'Great Tornado Drill' teaches duck, cover, selfie

Social media used as tool during natural disasters

ORLANDO, Fla. – Thousands of people across the state took time to duck and cover Wednesday morning during the "Great Tornado Drill."

The drill comes with a strong message from emergency managers in Central Florida.

"We are very concerned as emergency managers and meteorologists about this El Nino pattern. We've looked at the history and past, and severe tornadoes come from these types of weather patterns," said Alan Harris, Seminole County emergency manager.

Harris said this the first year for the Great Tornado Drill in Central Florida, making it a statewide awareness campaign. It's modeled after a similar earthquake drill in California called "The Great Shakeout" that has encouraged thousands of people to plan before a disaster.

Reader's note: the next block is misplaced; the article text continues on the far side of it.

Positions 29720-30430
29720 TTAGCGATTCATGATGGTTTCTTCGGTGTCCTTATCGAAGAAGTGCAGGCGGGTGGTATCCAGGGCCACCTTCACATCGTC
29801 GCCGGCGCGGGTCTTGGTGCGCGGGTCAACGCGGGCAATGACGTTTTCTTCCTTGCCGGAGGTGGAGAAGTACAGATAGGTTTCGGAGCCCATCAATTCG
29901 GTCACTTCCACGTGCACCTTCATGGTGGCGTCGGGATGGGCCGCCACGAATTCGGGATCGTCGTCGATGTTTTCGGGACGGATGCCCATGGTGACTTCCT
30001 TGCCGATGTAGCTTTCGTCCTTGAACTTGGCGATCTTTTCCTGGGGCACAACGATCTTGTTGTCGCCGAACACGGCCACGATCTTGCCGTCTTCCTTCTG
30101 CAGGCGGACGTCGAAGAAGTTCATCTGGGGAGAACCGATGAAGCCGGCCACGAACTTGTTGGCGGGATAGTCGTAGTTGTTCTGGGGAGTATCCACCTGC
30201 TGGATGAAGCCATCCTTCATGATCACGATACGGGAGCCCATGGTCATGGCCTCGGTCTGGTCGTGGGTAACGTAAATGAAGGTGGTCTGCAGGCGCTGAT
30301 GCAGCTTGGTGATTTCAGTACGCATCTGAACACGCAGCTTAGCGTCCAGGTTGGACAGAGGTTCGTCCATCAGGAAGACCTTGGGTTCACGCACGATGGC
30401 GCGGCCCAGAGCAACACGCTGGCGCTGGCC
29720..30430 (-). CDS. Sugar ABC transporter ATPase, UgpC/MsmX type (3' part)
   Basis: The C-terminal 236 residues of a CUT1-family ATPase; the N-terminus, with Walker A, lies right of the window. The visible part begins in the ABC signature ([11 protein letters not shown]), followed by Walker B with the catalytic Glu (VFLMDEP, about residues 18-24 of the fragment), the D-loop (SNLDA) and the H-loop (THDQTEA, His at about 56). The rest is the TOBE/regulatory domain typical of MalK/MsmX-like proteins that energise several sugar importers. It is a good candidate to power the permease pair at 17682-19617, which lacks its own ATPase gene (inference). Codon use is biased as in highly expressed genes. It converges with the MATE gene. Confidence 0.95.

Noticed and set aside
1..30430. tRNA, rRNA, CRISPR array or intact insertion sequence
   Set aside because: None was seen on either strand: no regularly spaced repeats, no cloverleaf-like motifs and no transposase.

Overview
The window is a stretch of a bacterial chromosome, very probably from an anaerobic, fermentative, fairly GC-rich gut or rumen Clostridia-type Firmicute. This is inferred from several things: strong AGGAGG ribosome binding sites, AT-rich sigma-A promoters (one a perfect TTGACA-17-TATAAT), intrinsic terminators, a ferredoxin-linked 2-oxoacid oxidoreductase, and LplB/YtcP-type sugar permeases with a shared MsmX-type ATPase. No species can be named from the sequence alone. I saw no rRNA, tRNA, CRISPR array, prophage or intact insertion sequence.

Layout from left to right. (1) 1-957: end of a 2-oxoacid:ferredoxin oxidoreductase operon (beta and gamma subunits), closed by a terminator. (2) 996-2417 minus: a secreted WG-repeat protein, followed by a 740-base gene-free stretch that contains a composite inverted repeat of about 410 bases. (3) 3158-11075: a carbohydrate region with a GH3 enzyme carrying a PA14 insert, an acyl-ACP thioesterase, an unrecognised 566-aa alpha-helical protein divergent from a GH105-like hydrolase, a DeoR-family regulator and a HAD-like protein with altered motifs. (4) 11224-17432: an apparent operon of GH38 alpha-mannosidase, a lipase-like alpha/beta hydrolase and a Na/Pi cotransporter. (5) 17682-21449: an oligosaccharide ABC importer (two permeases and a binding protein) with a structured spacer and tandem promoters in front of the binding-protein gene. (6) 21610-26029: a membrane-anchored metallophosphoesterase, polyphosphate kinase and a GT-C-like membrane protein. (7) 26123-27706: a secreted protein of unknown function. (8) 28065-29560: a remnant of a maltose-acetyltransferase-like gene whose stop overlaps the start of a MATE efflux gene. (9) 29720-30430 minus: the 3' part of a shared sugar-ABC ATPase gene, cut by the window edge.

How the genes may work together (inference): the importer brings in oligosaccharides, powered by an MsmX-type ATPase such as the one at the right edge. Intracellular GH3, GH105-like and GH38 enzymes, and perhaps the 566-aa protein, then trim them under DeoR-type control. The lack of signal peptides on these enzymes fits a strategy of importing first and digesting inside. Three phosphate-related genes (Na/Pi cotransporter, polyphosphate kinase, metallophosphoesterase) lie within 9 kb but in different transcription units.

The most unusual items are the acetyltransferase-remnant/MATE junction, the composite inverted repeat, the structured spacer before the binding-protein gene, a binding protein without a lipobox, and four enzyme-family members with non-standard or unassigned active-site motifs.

All participants were asked to find a safe place, ideally an interior, ground-floor area away from doors and windows. During the drill, smartphone users snapped selfies to show off their safety plans on social media. The #TornadoDrill tag was immediately visible on Twitter, Facebook and Instagram after 10 a.m.

"Citizens have the expectation, that local government will provide information over social media, so we have a social media presence right now," said Manuel Soto, emergency manager with the city of Orlando.

In case of a real tornado, social media platforms can help emergency crews find downed trees or power lines and serve as a line of communication, Soto said.

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